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Title: Soil carbon is only higher in the surface soil under minimum tillage in Vertosols and Chromosols of New South Wales North-West Slopes and Plains, Australia
Contributor(s): McLeod, M K (author); Schweke, G D (author); Cowie, Annette  (author); Harden, S (author)
Publication Date: 2013
DOI: 10.1071/SR13032
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Abstract: Reduced carbon stock levels in Australian soil due to cropping provide a significant opportunity for carbon sequestration, and the recent initiative to consider soil carbon in domestic emissions trading requires a scientific assessment of soil carbon levels under a range of cropping soil management practices. Some of the previous research in southern and western New South Wales (NSW) showed that the rate of carbon decline in cropping soils is slowed under minimum tillage when the stubble is also retained. However, such comparison is rare in the NSW North-West Slopes and Plains region, particularly on the red soils (Chromosols) which are one of the major soil types in the region. We surveyed 50 dryland Chromosols, 72 dryland Vertosols, and 25 irrigated Vertosols on commercial farms across this region to examine the effects of conventional tillage, minimum tillage, and irrigation on total soil organic carbon. Samples of 0.1 m segments to 0.3 m depth were analysed for total organic carbon and other soil properties. Mid-infrared scans were used to predict the particulate, humus, and resistant soil organic carbon fractions. Bulk density was used to calculate total organic carbon stock for each segment, and equivalent soil mass (ESM) for 0–0.3 m. In Vertosols, for 0–0.3 m ESM, total organic carbon and particulate organic carbon were not different between management practices, whereas humic organic carbon and resistant organic carbon were consistently lower under conventional tillage. However, in 0–0.1 m, total organic carbon was greater under minimum tillage (15.2 Mg ha–1 ) than conventional tillage (11.9 Mg ha–1 ) or irrigation (12.0 Mg ha–1 ), reflecting less soil surface disturbance under minimum tillage. In Chromosols, only total organic carbon was higher under minimum tillage than conventional tillage in the 0–0.3 m ESM (39.8 v. 33.5 Mg ha–1 ) and in 0–0.1 m (19.7 v. 16.9 Mg ha–1 ). The strong influences of rainfall, temperature, bulk density, texture, and management history on soil carbon stocks suggested that these environmental and management factors require further consideration when gauging soil carbon sequestration potential under current and novel tillage practices in key regional locations.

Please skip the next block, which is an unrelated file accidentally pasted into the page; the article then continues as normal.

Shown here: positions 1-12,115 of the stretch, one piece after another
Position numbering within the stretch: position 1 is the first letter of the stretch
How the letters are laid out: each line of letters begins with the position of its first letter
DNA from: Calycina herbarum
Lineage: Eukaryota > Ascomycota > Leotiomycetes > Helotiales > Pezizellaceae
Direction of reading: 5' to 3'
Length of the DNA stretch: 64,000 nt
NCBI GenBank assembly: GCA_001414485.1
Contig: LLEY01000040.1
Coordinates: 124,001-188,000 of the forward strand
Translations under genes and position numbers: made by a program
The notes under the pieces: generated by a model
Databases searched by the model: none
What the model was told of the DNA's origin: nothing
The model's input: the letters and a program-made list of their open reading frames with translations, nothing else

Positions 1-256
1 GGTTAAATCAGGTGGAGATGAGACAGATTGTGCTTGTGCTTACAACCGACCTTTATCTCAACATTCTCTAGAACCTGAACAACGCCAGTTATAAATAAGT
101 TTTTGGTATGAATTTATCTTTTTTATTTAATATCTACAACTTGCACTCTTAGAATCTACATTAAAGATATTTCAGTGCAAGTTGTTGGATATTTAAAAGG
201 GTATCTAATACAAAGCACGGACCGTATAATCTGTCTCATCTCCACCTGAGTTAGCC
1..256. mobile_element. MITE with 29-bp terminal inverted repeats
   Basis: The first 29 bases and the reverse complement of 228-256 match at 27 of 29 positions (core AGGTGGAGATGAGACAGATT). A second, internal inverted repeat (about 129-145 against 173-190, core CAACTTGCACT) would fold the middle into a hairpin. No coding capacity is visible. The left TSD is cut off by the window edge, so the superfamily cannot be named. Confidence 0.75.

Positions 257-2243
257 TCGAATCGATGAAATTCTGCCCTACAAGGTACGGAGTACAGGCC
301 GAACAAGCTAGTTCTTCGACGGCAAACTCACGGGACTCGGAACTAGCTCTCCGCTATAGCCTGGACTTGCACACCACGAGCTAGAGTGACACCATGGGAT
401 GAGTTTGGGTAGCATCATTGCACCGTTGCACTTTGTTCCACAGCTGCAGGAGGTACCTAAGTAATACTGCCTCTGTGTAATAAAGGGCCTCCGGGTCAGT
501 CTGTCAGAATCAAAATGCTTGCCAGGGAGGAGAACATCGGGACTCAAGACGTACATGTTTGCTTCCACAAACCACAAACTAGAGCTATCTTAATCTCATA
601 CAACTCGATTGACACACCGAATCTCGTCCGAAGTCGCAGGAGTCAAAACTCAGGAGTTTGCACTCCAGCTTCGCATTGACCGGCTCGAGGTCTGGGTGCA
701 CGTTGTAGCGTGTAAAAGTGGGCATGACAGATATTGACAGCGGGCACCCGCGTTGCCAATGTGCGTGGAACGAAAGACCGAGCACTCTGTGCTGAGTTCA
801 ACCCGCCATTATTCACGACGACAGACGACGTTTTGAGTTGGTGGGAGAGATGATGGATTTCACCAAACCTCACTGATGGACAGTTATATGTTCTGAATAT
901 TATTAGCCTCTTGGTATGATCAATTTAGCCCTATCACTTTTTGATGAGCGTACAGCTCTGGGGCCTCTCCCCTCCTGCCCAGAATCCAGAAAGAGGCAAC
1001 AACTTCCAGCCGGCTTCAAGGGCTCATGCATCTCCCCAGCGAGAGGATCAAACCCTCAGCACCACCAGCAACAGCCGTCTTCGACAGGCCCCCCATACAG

Publication Type: Journal Article
Source of Publication: Soil research, 51(8), p. 680-694
Publisher: CSIRO Publishing
Place of Publication: Clayton, Australia
ISSN: 1838-675X
Field of Research (FOR): 050301 Carbon Sequestration Science
Peer Reviewed: Yes
HERDC Category Description: C1 Refereed Article in a Scholarly Journal
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